- Superhabitable planets are celestial bodies that might offer even better conditions for life than Earth.
- Researchers are exploring planets that go beyond Earth-like conditions to broaden the search for potential habitats.
- Orange dwarf stars, more common than yellow dwarfs like our sun, might provide longer lifetimes for planets to develop life.
- Planets that are slightly larger than Earth and slightly warmer could be more conducive to biodiversity.
- Worlds with smaller continents and shallower waters could also be more habitable.
In the quest to discover new potential homes for humanity, scientists are expanding their horizons beyond Earth-like planets to consider the intriguing concept of “superhabitable” worlds. While Earth is currently the only known planet teeming with life, researchers are contemplating the existence of planets that could surpass our home in terms of their suitability for life.
Astrobiologists like Dirk Schulze-Makuch, affiliated with Washington State University and the Technical University of Berlin, argue that our search for habitable exoplanets has been overly focused on finding Earth-like replicas. Schulze-Makuch contends that this “anthropocentric and geocentric” approach may blind us to the myriad possibilities of exobiology.
To uncover these potentially superhabitable exoplanets, Schulze-Makuch’s team delved into the Kepler Object of Interest Exoplanet Archive, concentrating on 4,500 planetary systems likely to host rocky planets within their stars’ habitable zones. Their findings, detailed in a 2020 paper in the journal Astrobiology, broadened the search criteria beyond planets orbiting sun-like stars to include those circling cooler, dimmer orange dwarf stars.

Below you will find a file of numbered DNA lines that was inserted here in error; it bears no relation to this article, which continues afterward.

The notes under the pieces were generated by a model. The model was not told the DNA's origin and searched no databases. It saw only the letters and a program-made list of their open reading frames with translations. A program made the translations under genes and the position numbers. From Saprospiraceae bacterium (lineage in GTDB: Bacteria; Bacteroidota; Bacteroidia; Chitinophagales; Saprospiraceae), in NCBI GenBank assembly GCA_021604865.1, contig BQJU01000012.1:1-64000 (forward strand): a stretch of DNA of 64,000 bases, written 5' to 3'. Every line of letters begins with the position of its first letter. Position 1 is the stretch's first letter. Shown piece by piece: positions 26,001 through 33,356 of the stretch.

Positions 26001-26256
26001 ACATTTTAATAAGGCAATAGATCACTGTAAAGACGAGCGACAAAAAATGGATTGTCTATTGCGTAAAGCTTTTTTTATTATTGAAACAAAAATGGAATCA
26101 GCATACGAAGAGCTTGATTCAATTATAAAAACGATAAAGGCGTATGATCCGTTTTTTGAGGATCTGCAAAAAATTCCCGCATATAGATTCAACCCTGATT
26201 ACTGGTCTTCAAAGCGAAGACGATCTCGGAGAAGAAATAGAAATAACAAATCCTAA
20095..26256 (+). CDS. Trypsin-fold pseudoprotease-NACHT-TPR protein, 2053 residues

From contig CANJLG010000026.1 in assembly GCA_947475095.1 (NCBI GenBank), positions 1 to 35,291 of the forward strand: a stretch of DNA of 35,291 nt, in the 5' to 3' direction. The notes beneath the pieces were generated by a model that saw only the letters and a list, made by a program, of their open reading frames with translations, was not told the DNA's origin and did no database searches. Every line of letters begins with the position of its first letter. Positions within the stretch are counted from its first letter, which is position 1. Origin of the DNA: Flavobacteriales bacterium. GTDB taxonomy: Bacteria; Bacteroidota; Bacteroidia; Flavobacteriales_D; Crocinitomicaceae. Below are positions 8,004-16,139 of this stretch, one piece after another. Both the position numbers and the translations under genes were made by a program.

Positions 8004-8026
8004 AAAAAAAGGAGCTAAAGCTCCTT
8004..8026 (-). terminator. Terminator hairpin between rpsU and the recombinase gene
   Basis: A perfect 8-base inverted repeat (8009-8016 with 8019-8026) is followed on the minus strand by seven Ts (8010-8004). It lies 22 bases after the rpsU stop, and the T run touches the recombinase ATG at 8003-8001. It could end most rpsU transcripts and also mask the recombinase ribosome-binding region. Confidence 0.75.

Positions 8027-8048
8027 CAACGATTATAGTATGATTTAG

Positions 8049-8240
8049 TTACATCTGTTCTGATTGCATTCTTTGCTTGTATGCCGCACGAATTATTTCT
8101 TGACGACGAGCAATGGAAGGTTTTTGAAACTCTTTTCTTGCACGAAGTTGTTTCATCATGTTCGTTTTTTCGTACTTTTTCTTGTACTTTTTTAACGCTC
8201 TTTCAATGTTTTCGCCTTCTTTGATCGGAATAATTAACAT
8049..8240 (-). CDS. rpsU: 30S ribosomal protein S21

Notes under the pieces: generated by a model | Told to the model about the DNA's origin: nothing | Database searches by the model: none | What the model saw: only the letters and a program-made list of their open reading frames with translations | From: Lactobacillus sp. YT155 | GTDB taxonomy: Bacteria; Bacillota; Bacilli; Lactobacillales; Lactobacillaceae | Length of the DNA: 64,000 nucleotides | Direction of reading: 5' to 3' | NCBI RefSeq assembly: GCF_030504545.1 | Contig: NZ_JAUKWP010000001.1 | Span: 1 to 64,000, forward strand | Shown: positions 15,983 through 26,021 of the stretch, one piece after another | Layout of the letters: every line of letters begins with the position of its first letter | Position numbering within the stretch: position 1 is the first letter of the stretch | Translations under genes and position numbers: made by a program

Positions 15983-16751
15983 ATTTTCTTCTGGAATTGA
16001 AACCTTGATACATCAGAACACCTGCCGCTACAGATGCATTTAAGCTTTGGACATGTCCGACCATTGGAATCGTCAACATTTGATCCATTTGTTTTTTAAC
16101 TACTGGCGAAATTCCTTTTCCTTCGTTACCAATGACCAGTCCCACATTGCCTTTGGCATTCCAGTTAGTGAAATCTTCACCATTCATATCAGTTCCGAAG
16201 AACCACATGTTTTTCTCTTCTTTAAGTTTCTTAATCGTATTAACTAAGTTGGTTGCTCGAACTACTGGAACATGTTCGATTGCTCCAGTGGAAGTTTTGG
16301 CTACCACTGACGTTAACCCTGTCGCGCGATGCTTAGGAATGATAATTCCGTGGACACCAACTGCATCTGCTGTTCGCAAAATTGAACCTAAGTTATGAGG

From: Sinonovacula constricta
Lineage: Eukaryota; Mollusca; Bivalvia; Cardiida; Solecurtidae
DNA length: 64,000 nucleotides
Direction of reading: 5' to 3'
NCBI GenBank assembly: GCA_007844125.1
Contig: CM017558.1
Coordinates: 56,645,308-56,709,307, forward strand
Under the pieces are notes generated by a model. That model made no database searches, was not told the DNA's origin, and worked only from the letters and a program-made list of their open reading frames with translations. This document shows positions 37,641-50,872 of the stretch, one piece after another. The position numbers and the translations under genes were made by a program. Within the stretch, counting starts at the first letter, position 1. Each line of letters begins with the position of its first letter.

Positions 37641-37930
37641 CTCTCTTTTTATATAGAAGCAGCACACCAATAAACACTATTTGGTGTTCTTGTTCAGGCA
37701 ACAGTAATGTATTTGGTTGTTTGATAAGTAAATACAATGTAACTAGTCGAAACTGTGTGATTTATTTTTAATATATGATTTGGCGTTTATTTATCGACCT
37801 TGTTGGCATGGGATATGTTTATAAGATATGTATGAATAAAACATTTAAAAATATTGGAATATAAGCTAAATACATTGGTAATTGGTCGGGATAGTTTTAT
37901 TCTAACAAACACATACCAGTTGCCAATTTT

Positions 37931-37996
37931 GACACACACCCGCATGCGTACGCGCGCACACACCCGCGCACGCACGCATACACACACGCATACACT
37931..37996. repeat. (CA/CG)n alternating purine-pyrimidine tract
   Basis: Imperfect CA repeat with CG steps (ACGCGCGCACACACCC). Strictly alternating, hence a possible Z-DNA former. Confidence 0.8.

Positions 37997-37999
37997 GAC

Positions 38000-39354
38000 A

Surprisingly, orange dwarf stars, which are more common than sun-like stars in the Milky Way, have lifetimes estimated at 20 billion to 70 billion years, significantly longer than our sun’s lifespan of under 10 billion years. This extended timeline could provide planets within their habitable zones with ample time to evolve life and foster biodiversity.
The researchers proposed that the ideal age for a superhabitable planet might range from 5 billion to 8 billion years, based on Earth’s estimated age of 4.5 billion years. Additionally, they considered the size and mass of a planet as factors influencing its potential to support life. Larger rocky planets could offer more habitable surface area and a more stable atmosphere, while those slightly warmer than Earth might boast larger tropical zones, encouraging biodiversity.
Moreover, planets with Earth’s landmass but divided into smaller continents could be more habitable, as vast landmasses often create inhospitable deserts far from oceans. Additionally, planets with shallower waters, like Earth’s, could potentially support more diverse life compared to planets dominated by deep oceans.
Among their findings, the researchers identified 24 potentially superhabitable planets, with KOI 5715.01 meeting at least two of their criteria. Located approximately 2,965 light-years away, this planet orbits an orange dwarf star and possesses attributes that make it a strong contender for superhabitability.
Another intriguing candidate is KOI 5554.01, which orbits a yellow dwarf star about 700 light-years from Earth. This planet, approximately 6.5 billion years old and similar in size to Earth, boasts an appealing average surface temperature of about 27 degrees Celsius (80 degrees Fahrenheit).
Although these superhabitable candidates are located more than 100 light-years away, future spacecraft like the James Webb Space Telescope, NASA’s LUVOIR mission, and the European Space Agency’s PLATO telescope could provide insights into these distant worlds.
Schulze-Makuch emphasizes that the search for superhabitable planets does not guarantee the presence of life. While a planet may possess ideal conditions, it may remain uninhabited. Nevertheless, the exploration of such planets expands our understanding of the vast possibilities for life beyond Earth.